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From the bestselling author of Persepolis comes this humorous and enlightening look at the sex lives of Iranian women. Embroideries gathers together Marjane's tough-talking grandmother, stoic mother, glamorous and eccentric aunt and their friends and neighbours for an afternoon of tea-drinking and talk. Naturally, the subject turns to loves, sex and vagaries of men...

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  • Paperback | 144 pages
  • 126 x 196 x 44mm | 419.99g
  • Vintage Publishing
  • Jonathan Cape Ltd
  • LondonUnited Kingdom
  • English
  • 0224087401
  • 9780224087407
  • 58,136

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"This is a book to provoke and entertain" -- Peter Millar The Times "Satrapi's drawings are sparing and highly stylised; she is able to render nuances of expression with simple, bold strokes... The stories are wittily told and show a side of life in Iran that is unknown to outsiders" -- Lydia Adetunji Financial Times "A daring and brilliantly calculated illumination of a secret space... Though Embroideries is not a continuation of the Persepolis story, it sits at the heart of the same world - a brutally policed society where an extraordinarily rich and inventive culture still prevails, if only behind closed doors, where women are wildly subversive, funny, free-thinking and sexy" -- Maureen Freely Guardian "This is Sex and the City, Middle-Eastern style - outrageous, explicit and funny" -- Kelly Knox Time Out

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About Marjane Satrapi

Marjane Satrapi was born in 1969 in Rasht, Iran. She grew up in Tehran, where she studied at the French school, before leaving for Vienna and then Strasbourg to study illustration. She has written several children's books and her commentary and illustrations appear in newspapers and magazines around the world, including the New Yorker and the New York Times. She is the author of the internationally bestselling and award-winning graphic novel autobiography in two parts, Persepolis and Persepolis 2, also a major international motion picture. She currently lives in Paris.

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Customer reviews

<p>Marjane Satrapi's <a href="http://www.bookdepository.co.uk/WEBSITE/WWW/WEBPAGES/showbook.php?id=0224080393">Persepolis: The Story Of An Iranian Childhood</a> was a phenomenal success story both here, in Europe, and throughout the world (it was turned into a pretty good <a href="http://www.imdb.com/title/tt0808417/" target="_blank">film</a> too). The critically acclaimed autobiographical graphic novels described Satrapi's childhood in Iran and her adolescence in Europe with considerable wit, elan and humour. </p> <p>Her latest book, <a href="http://www.bookdepository.co.uk/WEBSITE/WWW/WEBPAGES/showbook.php?id=0224087401">Embroideries</a>, reads like a lost chapter from <a href="http://www.bookdepository.co.uk/WEBSITE/WWW/WEBPAGES/showbook.php?id=0224080393">Persepolis</a>. We find ourselves at home with Marjane's "tough-talking grandmother, stoic mother, glamorous and eccentric aunt and their friends and neighbours for an afternoon of tea-drinking and talk." No men here, so the talk inevitable turns to male uselessnes, sex, relationships and love.</p> <p><a href="http://www.bookdepository.co.uk/WEBSITE/WWW/WEBPAGES/showbook.php?id=0224087401">Embroideries</a> is lively, funny, sometimes daringly explicit little volume, but compared with <a href="http://www.bookdepository.co.uk/WEBSITE/WWW/WEBPAGES/showbook.php?id=0224080393">Persepolis</a> it is pretty slight. Its narrative tension, or what little there is of it, turns on the banality that, behind closed doors, even Iranian women talk explicitly about intimate subjects, which is hardly news. If you need to be reminded that wearing a veil doesn't prevent you from being sassy and opinionated, then you might learn something here. For the rest of us <a href="http://www.bookdepository.co.uk/WEBSITE/WWW/WEBPAGES/showbook.php?id=0224087401">Embroideries</a> is honest, entertaining and very occassionally laugh-out-loud funny, but it isn't the storming follow-up to <a href="http://www.bookdepository.co.uk/WEBSITE/WWW/WEBPAGES/showbook.php?id=0224080393">Persepolis</a> what we'd been waiting for.</p>show more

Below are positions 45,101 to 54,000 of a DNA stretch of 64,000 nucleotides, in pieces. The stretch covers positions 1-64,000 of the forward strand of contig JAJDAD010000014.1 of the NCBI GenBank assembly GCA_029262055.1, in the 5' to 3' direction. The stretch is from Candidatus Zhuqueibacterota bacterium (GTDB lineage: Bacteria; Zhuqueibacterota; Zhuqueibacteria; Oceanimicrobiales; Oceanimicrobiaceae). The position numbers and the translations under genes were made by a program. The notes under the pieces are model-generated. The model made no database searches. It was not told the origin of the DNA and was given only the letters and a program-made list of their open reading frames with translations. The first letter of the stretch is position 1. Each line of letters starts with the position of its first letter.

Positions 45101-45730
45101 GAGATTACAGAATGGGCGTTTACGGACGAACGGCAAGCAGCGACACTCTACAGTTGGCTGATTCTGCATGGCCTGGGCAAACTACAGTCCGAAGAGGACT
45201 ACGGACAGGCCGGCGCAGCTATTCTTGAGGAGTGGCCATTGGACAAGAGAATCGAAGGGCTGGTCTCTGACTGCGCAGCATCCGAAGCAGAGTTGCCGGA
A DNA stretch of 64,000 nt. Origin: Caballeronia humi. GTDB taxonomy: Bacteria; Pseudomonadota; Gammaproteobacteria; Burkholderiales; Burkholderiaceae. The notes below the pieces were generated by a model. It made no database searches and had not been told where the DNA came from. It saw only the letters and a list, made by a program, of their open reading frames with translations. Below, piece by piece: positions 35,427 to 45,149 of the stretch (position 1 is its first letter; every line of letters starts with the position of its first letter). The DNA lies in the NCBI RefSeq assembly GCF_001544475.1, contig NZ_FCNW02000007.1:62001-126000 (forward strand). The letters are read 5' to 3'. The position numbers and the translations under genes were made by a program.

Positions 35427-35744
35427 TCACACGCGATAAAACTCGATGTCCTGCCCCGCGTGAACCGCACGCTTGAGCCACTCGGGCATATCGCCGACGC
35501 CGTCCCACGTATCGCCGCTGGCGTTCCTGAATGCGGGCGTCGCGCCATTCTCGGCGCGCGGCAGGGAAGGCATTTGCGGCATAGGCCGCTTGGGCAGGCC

by Mark Thwaite